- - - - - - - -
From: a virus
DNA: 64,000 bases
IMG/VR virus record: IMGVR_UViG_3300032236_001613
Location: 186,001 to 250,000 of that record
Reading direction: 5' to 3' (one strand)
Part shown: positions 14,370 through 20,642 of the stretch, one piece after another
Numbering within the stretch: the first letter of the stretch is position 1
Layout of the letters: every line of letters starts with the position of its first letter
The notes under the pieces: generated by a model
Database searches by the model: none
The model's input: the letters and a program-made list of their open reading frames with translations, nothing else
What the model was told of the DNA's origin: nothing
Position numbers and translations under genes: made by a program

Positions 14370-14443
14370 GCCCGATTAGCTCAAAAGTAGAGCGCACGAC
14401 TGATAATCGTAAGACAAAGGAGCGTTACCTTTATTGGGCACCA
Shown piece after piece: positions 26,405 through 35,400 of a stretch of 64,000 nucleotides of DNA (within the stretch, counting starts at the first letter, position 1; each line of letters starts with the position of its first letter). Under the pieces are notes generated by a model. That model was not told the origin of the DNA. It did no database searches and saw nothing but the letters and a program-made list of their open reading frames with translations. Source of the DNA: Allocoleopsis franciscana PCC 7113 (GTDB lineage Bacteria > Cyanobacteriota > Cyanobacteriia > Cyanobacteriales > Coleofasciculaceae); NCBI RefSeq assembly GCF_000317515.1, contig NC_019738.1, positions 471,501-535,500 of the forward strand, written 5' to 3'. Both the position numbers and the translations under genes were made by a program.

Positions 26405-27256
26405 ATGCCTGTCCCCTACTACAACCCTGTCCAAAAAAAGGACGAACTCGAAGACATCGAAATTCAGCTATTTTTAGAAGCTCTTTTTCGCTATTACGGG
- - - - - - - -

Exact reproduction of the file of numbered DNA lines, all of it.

From: a virus
DNA: 64,000 bases
IMG/VR virus record: IMGVR_UViG_3300032236_001613
Location: 186,001 to 250,000 of that record
Reading direction: 5' to 3' (one strand)
Part shown: positions 14,370 through 20,642 of the stretch, one piece after another
Numbering within the stretch: the first letter of the stretch is position 1
Layout of the letters: every line of letters starts with the position of its first letter
The notes under the pieces: generated by a model
Database searches by the model: none
The model's input: the letters and a program-made list of their open reading frames with translations, nothing else
What the model was told of the DNA's origin: nothing
Position numbers and translations under genes: made by a program

Positions 14370-14443
14370 GCCCGATTAGCTCAAAAGTAGAGCGCACGAC
14401 TGATAATCGTAAGACAAAGGAGCGTTACCTTTATTGGGCACCA
Shown piece after piece: positions 26,405 through 35,400 of a stretch of 64,000 nucleotides of DNA (within the stretch, counting starts at the first letter, position 1; each line of letters starts with the position of its first letter). Under the pieces are notes generated by a model. That model was not told the origin of the DNA. It did no database searches and saw nothing but the letters and a program-made list of their open reading frames with translations. Source of the DNA: Allocoleopsis franciscana PCC 7113 (GTDB lineage Bacteria > Cyanobacteriota > Cyanobacteriia > Cyanobacteriales > Coleofasciculaceae); NCBI RefSeq assembly GCF_000317515.1, contig NC_019738.1, positions 471,501-535,500 of the forward strand, written 5' to 3'. Both the position numbers and the translations under genes were made by a program.

Positions 26405-27256
26405 ATGCCTGTCCCCTACTACAACCCTGTCCAAAAAAAGGACGAACTCGAAGACATCGAAATTCAGCTATTTTTAGAAGCTCTTTTTCGCTATTACGGG